The number 8 is considered to be the luckiest number in Chinese culture. The shape of the Chinese character for 8 (八) starts narrow at the top and gets wider toward the bottom, suggesting expansion and growth and a great, wide future, and the pronunciation of the character ba is similar to the word fā, which means wealth and good fortune in Chinese. Because of the lucky character of the number, prices in Chinese supermarkets often contain many 8s, the Chinese government has been auctioning car license plates containing many 8s for tens of thousands of dollars, and one Chinese airline paid $340,000 to get all 8s for its sales line. So it’s not surprising that when China won their bid for the 2008 Olympics, they opened the Beijing Games on 8/8/08 at 8pm.
The number 88, therefore, is considered to be highly auspicious and when someone reaches this age, it is a time for special celebration. East Asian cultures have long venerated their senior citizens, treating them with far more respect that they are given in many Western cultures. In Japan, which has been deeply influenced by Chinese culture and beliefs, the celebration is of special importance. The eighty-eighth birthday is the occasion of beiju (米寿), “rice age”, because the Chinese character for rice, 米, looks like the characters for eight tens plus eight (八十八). Because rice has long been the staple food and the currency of the country, reaching the “rice age,” was considered a great achievement.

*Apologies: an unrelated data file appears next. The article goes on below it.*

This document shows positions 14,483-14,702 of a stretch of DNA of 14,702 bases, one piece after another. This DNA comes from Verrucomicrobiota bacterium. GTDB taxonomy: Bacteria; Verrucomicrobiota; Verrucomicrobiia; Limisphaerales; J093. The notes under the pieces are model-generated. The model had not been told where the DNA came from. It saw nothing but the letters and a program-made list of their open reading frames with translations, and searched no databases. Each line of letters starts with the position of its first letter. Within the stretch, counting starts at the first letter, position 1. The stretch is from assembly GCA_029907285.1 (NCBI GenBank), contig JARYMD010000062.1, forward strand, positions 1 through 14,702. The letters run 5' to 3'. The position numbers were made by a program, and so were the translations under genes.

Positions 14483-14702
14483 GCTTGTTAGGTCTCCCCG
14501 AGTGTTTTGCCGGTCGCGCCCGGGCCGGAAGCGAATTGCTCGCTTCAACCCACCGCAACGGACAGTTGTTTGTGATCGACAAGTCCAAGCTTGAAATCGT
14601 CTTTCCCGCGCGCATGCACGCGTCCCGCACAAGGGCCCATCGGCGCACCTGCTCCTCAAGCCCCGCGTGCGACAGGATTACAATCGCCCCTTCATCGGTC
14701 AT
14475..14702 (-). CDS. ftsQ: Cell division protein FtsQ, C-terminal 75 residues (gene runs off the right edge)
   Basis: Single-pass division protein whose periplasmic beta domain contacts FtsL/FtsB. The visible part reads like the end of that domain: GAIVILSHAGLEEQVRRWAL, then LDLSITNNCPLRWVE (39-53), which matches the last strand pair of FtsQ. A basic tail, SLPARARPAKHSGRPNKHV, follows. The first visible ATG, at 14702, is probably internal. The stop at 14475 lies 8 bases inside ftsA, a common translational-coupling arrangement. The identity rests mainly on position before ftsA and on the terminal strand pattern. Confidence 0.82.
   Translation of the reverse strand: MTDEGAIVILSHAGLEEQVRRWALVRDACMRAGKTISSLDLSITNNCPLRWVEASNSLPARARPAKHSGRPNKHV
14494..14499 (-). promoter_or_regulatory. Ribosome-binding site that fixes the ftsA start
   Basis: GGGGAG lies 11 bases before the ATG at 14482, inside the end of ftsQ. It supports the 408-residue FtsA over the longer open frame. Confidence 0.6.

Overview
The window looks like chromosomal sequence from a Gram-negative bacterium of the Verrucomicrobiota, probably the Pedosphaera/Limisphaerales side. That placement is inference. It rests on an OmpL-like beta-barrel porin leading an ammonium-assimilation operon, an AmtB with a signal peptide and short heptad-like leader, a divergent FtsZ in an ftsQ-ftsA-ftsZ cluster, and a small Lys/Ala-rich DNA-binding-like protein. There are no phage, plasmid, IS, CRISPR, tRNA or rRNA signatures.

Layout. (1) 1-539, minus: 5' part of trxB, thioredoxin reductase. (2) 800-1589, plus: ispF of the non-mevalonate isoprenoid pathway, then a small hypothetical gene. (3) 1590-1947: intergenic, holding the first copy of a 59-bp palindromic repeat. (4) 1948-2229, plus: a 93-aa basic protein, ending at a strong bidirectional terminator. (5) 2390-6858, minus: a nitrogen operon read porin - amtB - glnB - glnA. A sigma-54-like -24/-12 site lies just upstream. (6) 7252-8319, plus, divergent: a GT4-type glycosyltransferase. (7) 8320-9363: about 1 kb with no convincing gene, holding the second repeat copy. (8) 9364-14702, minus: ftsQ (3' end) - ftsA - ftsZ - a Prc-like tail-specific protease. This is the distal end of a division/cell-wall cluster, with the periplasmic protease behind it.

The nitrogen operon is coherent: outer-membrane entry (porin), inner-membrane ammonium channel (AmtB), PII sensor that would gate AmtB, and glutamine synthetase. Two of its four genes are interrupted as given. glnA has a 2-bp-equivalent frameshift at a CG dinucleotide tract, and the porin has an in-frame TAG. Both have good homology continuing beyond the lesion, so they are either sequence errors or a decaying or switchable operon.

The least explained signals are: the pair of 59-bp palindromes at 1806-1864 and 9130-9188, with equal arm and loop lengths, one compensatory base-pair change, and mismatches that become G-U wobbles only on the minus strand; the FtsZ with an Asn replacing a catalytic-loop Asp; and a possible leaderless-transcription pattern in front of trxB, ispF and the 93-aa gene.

Today my father-in-law Steve turned 88. He didn’t think it was a particularly special age, so when we met him for lunch today, I shared with him a little of the East Asian perspective on the year. At the time I didn’t know about the connection with rice, or I might have given him a bag of rice as a gift. However, I gave him a small can of fragrant jasmine tea from out kitchen cupboard to mark the importance of his age in the East. The tea is made by infusing green tea with jasmine blossoms and has countless health benefits, including a reduced risk of heart attacks, a stronger immune system, reduced stress, improved digestion, and lower cholesterol. Although there is no guarantee that this year will indeed be an auspicious one for Steve, hopefully the tea will help keep him healthy and with us for many more birthdays to come….